When you are running systems in production, clearly you want to make sure they are up and running at all times. But in a distributed system such as Apache Kafka… what does “up and running” even mean?
Experienced Apache Kafka users know what is important to monitor, which alerts are critical and how to respond to them. They don’t just collect metrics - they go the extra mile and use additional tools to validate availability and performance on both the Kafka cluster and their entire data pipelines.
In this presentation, we’ll discuss best practices of monitoring Apache Kafka. We’ll look at which metrics are critical to alert on, which are useful in troubleshooting and what may actually misleading. We’ll review a few “worst practices” - common mistakes that you should avoid. We’ll then look at what metrics don’t tell you - and how to cover those essential gaps.
Kafka & Metrics Reporters
• Pluggable interface
• JMX reporter built in
• TONS of metrics
TONS of Metrics
• Broker throughput
• Topic throughput
• Disk utilization
• Unclean leader elections
• Network pool usage
• Request pool usage
• Request latencies – 30 request types, 5 phases
• Topic partition status counts: online, under
• Log flush rates
• ZK disconnects
• Garbage collection pauses
• Message delivery
• Consumer groups reading from topics
#2 Kafka Monitoring Tip:
Have a dashboard
that lets you know
“is everything ok?”
in one look
Is the broker process up?
• ps –ef | grep kafka
• Do we receive metrics?
• If you can monitor just one thing…
• Is it a specific broker?
• Cluster wide:
• Out of resources
• Noisy neighbor
• Garbage collection
Drill Down into Broker and Topic: Do we see a problem right here?
Check partition placement - is the issue specific to one broker?
• Produce an event
• Try to consume the event 1s later
• Did you get it?
Other important health metrics
• Active Controller
• ZK Disconnects
• Unclean leader elections
• ISR shrink/expand
• # brokers
#3 Kafka Monitoring Tip:
Don’t Watch the Dashboard
PSA regarding broker health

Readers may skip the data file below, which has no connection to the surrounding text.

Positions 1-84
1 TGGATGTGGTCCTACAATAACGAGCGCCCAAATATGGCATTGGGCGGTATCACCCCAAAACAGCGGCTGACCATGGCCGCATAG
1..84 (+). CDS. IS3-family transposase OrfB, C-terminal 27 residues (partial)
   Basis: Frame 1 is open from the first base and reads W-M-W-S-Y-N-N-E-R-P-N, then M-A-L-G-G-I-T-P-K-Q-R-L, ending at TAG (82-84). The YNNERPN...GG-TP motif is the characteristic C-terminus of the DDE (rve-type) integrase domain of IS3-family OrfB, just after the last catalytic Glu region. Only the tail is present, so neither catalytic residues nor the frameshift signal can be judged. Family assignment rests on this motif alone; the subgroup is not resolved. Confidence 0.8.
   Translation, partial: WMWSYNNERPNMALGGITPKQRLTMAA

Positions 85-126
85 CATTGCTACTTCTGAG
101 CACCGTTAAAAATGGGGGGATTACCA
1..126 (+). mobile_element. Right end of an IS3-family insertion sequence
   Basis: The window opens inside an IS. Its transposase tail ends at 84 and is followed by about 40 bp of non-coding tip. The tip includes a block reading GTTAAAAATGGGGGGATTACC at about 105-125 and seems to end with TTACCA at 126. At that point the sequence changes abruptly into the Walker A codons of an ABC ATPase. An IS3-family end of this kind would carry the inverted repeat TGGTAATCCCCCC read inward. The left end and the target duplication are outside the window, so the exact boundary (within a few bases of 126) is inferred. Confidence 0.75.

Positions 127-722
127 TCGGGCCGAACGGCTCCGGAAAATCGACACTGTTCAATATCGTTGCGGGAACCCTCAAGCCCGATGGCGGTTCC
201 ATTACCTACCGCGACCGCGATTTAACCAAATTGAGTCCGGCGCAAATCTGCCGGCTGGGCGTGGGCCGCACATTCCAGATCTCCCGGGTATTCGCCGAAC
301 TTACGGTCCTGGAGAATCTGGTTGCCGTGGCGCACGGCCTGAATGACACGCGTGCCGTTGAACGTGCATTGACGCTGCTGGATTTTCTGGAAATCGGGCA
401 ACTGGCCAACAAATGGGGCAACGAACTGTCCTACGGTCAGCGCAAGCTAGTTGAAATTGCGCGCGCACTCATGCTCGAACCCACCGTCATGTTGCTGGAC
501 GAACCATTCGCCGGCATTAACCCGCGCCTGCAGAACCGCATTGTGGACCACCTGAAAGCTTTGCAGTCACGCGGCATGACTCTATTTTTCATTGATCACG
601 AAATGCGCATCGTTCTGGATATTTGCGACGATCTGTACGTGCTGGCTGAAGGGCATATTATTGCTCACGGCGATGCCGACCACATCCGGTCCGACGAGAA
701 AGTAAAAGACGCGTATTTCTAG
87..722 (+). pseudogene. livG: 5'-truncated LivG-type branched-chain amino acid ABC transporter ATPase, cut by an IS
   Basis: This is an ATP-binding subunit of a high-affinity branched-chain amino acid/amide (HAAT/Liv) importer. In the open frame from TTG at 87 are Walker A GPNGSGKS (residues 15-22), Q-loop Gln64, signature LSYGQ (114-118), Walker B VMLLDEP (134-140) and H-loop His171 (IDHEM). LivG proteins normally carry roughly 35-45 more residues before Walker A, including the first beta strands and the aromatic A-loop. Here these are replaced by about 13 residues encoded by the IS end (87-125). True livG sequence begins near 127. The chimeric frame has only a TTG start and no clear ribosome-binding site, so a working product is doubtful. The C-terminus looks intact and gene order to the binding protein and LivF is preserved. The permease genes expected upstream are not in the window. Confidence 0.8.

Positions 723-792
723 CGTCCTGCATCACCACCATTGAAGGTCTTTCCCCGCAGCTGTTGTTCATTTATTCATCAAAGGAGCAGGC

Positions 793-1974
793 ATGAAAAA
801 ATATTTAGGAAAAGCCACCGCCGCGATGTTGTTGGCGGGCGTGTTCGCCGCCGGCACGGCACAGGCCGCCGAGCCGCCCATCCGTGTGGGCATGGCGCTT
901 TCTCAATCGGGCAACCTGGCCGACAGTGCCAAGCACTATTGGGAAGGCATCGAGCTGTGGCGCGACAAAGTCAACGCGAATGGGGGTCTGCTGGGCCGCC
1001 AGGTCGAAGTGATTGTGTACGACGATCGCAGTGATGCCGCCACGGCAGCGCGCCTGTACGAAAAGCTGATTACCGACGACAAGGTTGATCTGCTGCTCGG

• Before 0.11.0.0 – restarting a broker is risky
• Even after…
• Before 1.0.0 – restarting a broker is slow
• Especially with 5000+ partitions per broker
Only restart if you know why this will fix the issue.
• At most once
• At least once
• Exactly once
• … and within N milliseconds
Are you meeting your guarantees, right now?
#4 Kafka Monitoring Tip:
Monitoring brokers isn’t enough.
You need to monitor events
Every Service that uses Kafka is a Distributed System
How to monitor?
The infamous LinkedIn “Audit”:
• Count messages when they are produced
• Count messages when they are consumed
• Check timestamps when they are
• Compare the results
• Reasons for under consumption:
• Producers not handling errors and retried correctly
• Misbehaving consumers, perhaps the consumer did not follow shutdown sequence
• Real-time apps intentionally skipping messages
#5 Kafka Monitoring Life Tips:
• retries > 0
• Handle send() exceptions.
• Use new consumer (0.10 and up)
• Reasons for over consumption
• Consumers may be processing a set of messages more than once
• Latency may be higher
• Identify consumers and consumer groups that are not keeping up with data production
• Compare a slow, lagging consumer (left) to a good consumer (right)
Other important client metrics
• Producer retries
• Producer errors
• Consumer message lag – especially trends
#5 Kafka Monitoring Tip:
Tune the bottlenecks
“OMG! Log Flush Time is 14ms”
Is this high?
How often we flush logs?
Is it blocking?
“OMG! We only process 50,000
requests per second. We need 10
Why? IO threads are busy.
Why? Waiting for flush.
Why are we flushing so often?
Log segments keep rotating.
Lets configure larger segments!
Lifecycle of a request
• Client sends request to broker
• Network thread gets request and puts on queue
• IO thread / handler picks up request and processes
• Read / Write from/to local “disk”
• Wait for other brokers to ack messages
• Put response on queue
• Network thread sends response to client
Produce and Fetch Request Latencies
• Breakdown produce and fetch latencies
through the entire request lifecycle
• Each time segment correspond to a metric
How to make it faster?
• Are you network, cpu, disk bound?
• Do you need more threads?
• Where do the threads spend their
Key metrics that indicate a cluster is near capacity:
• Network and thread pool usage
• Request latencies
• Network utilization
• Disk utilization
#6 Kafka Monitoring Tip:
By the time you reach 90%
It is too late.
Few things to remember…
• Alert on what’s important: Under-Replicated Partitions is a good start
• DON’T JUST FIDDLE WITH STUFF
• AND DON’T RESTART KAFKA FOR LOLS
• If you don’t know what you are doing, it is ok. There’s support (and Cloud) for that.